18 Research Findings UsePercentage Emergencies18% Calls79% sms27% Internet9% Banking3% MMS3% Diary3% Meetings3% Mapping3% Photos3% Videos3%

19 Research Findings  People who are using internet us it for:  Social:  Entertainment, skype, ccommunicating with friends far away, Facebook,  Information:  travel planning, reservations, research  Business:  , business matters, bookkeeping, internet banking,  Hobbies:  Sport, work, news, videos, chat games

20 Research Findings  People who are NOT using internet want to us it for:  Information:  General, historical, vacations, research  Interest:  health, medication, sport  Hobbies:  Flags, general knowledge

21 Research Findings Do you find it easy to use the internet?Percentage I still struggle to remember where to go and what to do but I am still learning 5% Yes, when taught how to use it5% Yes85% No5% Interests Average Percentage Interests Average Percentage Movies48.8%Music51.25% Nature37.8%Cooking23.2% News78.05%Travel41.45% Sport54.85%Anything19.5% Stories31.7%

22 Research Findings  To what extent do elderly people in South Africa perceive mobile technology as useful? According to the researchers’ results, elderly mobile technology users are divided into 15% who do not own a mobile phone versus the 85% who do. Half of the elderly people who do not own a mobile phone perceive it to be useful, while the remainder do not. At least 79% of the elderly people who own a phone find it easy to use. The majority of elderly people use their mobile phones only for calls, sms messages and emergencies. According to the researchers’ results, 46% of elderly people access the internet and find it very useful for a number of reasons as listed above. Some of the remaining 54% who do not have internet express a number of needs and interests they would like to access should they have internet. Some of the reasons for not having access include affordability, no computers, no need or no interest.

23 Research Findings  To what extent can the research recommend innovative ways of designing and developing mobile technology devices that are able to fulfil the needs of elderly people in a South African context? According to the researchers’ results it is recommended that when designing and developing mobile technology applications, attention should be paid Enlarging the size of the screens and visibility of content, given the fact that 34% (14 participants) experience eyesight problems; Improving the decibel frequency of sound as 20% of the participants experience hearing problems; Designing GPS applications for mobile technology to accommodate eyesight, memory and hearing problems. A large percentage of the participants (88%) own a car and 90% are still fit to drive – they are therefore able to travel around and might find such applications useful; Developing mobile technologies for elderly people which should focus on expressed needs such as gardening, needlework, baking, cooking, travelling, sports and news

24 Research Findings  Based on our results the researchers therefore conclude that although elderly people in South Africa have adopted mobile technology, they have not explored the full capacity and capabilities of this technology.  Therefore more attention needs to be paid to raise awareness among elderly people to adopt mobile technology more fully.  There is a need for mobile technology devices to be designed for elderly people, which will be useful and which they will be able to be use

25 Conclusion The researchers explored the needs of elderly people in South Africa and their use of mobile phone technology in an attempt to better understand this user group’s perceptions towards technology. It has been established that there is a need for access to more information by the elderly through the use of technology given the fact that they are still mobile and need the information when travelling. Mobile technology might be more accessible than the stationary type of technologies such as personal computers. It might also improve the autonomy and self-confidence of elderly people. Our findings suggest a correlation between the variables of age and whether these participants own a phone; however, the possible correlation between how the phone is used and their needs is interesting and indicates a need for further research. A similar study is being conducted in Canada so the researchers will be able - at a later stage - to compare the findings of this paper with studies based on elderly users outside South Africa. Mobile technology can improve the quality of life for elderly people, but only if the design, interface and development of such devices are perceived and experienced by elderly people as useful and usable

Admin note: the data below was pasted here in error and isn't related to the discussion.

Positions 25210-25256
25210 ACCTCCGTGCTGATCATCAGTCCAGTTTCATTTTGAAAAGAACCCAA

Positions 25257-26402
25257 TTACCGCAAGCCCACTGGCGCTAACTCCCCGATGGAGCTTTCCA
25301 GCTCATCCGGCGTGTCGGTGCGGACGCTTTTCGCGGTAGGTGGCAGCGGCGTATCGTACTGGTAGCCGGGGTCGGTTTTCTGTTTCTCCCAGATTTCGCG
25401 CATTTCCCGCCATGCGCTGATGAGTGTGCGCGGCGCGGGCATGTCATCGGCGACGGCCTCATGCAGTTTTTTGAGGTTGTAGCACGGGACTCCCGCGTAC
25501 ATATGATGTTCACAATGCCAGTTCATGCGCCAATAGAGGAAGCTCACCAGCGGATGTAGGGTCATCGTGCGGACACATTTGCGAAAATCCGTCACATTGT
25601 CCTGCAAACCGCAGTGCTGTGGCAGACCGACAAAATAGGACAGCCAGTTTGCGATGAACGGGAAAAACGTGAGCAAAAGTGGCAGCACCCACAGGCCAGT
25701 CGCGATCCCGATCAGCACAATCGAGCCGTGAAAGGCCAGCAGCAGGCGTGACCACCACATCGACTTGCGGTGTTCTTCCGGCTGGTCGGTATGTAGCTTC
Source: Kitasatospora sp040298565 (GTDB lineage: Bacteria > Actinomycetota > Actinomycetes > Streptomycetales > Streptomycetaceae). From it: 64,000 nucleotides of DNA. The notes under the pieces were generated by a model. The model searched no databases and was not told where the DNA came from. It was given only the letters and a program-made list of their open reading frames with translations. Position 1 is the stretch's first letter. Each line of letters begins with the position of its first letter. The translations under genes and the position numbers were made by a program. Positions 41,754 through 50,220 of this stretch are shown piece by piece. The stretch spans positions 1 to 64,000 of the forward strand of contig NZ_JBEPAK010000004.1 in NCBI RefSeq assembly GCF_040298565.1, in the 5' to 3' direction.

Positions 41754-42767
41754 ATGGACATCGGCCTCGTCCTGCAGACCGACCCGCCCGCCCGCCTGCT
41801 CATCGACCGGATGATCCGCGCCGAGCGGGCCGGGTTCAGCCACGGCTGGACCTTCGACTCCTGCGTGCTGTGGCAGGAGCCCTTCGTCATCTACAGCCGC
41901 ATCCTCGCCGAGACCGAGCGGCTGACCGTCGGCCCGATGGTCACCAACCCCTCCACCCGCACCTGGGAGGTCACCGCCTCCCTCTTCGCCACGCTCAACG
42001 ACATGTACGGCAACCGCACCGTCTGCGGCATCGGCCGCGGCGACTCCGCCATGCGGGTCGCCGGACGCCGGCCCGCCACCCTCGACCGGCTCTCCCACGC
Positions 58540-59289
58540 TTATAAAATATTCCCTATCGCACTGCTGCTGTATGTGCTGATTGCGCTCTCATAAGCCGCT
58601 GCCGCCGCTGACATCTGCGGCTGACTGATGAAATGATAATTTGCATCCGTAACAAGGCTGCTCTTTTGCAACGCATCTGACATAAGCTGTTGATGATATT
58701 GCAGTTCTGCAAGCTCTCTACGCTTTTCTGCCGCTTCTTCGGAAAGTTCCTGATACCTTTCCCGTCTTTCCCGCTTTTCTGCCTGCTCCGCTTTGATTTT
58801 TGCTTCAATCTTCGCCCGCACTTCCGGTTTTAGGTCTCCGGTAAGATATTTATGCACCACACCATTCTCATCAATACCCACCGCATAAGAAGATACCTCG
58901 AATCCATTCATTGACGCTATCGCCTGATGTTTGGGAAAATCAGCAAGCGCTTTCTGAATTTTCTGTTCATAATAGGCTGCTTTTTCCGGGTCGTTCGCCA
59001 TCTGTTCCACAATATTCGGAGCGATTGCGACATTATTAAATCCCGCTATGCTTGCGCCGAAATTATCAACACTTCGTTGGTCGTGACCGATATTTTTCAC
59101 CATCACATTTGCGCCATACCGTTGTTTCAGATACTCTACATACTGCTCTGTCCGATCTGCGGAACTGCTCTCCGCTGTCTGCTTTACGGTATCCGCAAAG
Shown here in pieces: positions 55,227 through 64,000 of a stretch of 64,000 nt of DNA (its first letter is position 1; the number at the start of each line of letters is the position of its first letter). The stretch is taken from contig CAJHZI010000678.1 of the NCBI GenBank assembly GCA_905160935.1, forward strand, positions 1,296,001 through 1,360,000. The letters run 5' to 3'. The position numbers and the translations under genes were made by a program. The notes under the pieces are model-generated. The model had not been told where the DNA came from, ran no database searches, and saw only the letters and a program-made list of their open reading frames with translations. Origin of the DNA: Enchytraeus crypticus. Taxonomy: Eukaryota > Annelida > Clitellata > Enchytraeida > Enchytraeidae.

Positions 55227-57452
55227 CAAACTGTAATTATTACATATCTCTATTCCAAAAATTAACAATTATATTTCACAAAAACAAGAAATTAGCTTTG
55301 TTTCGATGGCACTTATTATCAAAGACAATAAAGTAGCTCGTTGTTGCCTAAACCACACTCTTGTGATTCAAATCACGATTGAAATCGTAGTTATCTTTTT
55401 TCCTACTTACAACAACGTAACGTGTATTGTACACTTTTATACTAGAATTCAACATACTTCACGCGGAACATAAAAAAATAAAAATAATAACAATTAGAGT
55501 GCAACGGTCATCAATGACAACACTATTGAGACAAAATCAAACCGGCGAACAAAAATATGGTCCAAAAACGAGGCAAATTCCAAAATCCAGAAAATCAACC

26 Canadian Seniors and E-Readers Canadian seniors (aged 55+) were provided with an Amazon Kindle for 4-weeks, a book of THEIR choice, a newspaper subscription, and a training session. Ongoing technical support was provided for the length of this project (by , phone or in person) 56 responses in total for the final questionnaire session (so far) 55/56 had never read an e-book before

27 Testing Group 68% had never used a mobile device in the past (including: smart phone, iPad, iPhone, iPod, Blackberry) 61% usually access their internet at home 16% access at both home and work, 9% do not access the internet

28 Increase Access? 73% either Agree or Strongly Agree that E-readers will increase access to reading materials. Sample comments – “Ideal for someone with restricted mobility/ access to other resources” – “With living in a small town, it's difficult to get to a book store on a regular basis, and when ordering online, it takes time before you receive the book. However, with an e-reader you have immediate access to books or other reading materials.” – “Great for anyone who needs to have a number of books readily accessible, e.g. Students. The social network functions may be interesting, e.g. comparing comments on books read, etc.”

29 General Comments Positives “Increased font size, very useful” Small, light, portable Auto-bookmarking (“my bookmarks always fall out of my paperbacks”) Good for travel “I like not getting ink from newspapers on my fingers” “Easy on my eyes” “Loved the Search function” Concerns Screen did not light up Page numbers? “I don’t like seeing a percentage, I want to know the number of pages in my book!” “I missed holding a book” “I wanted to flip pages” Colour pictures? “black on black buttons, I couldn’t see what to push” “I was scared to use it, I didn’t want to break it!”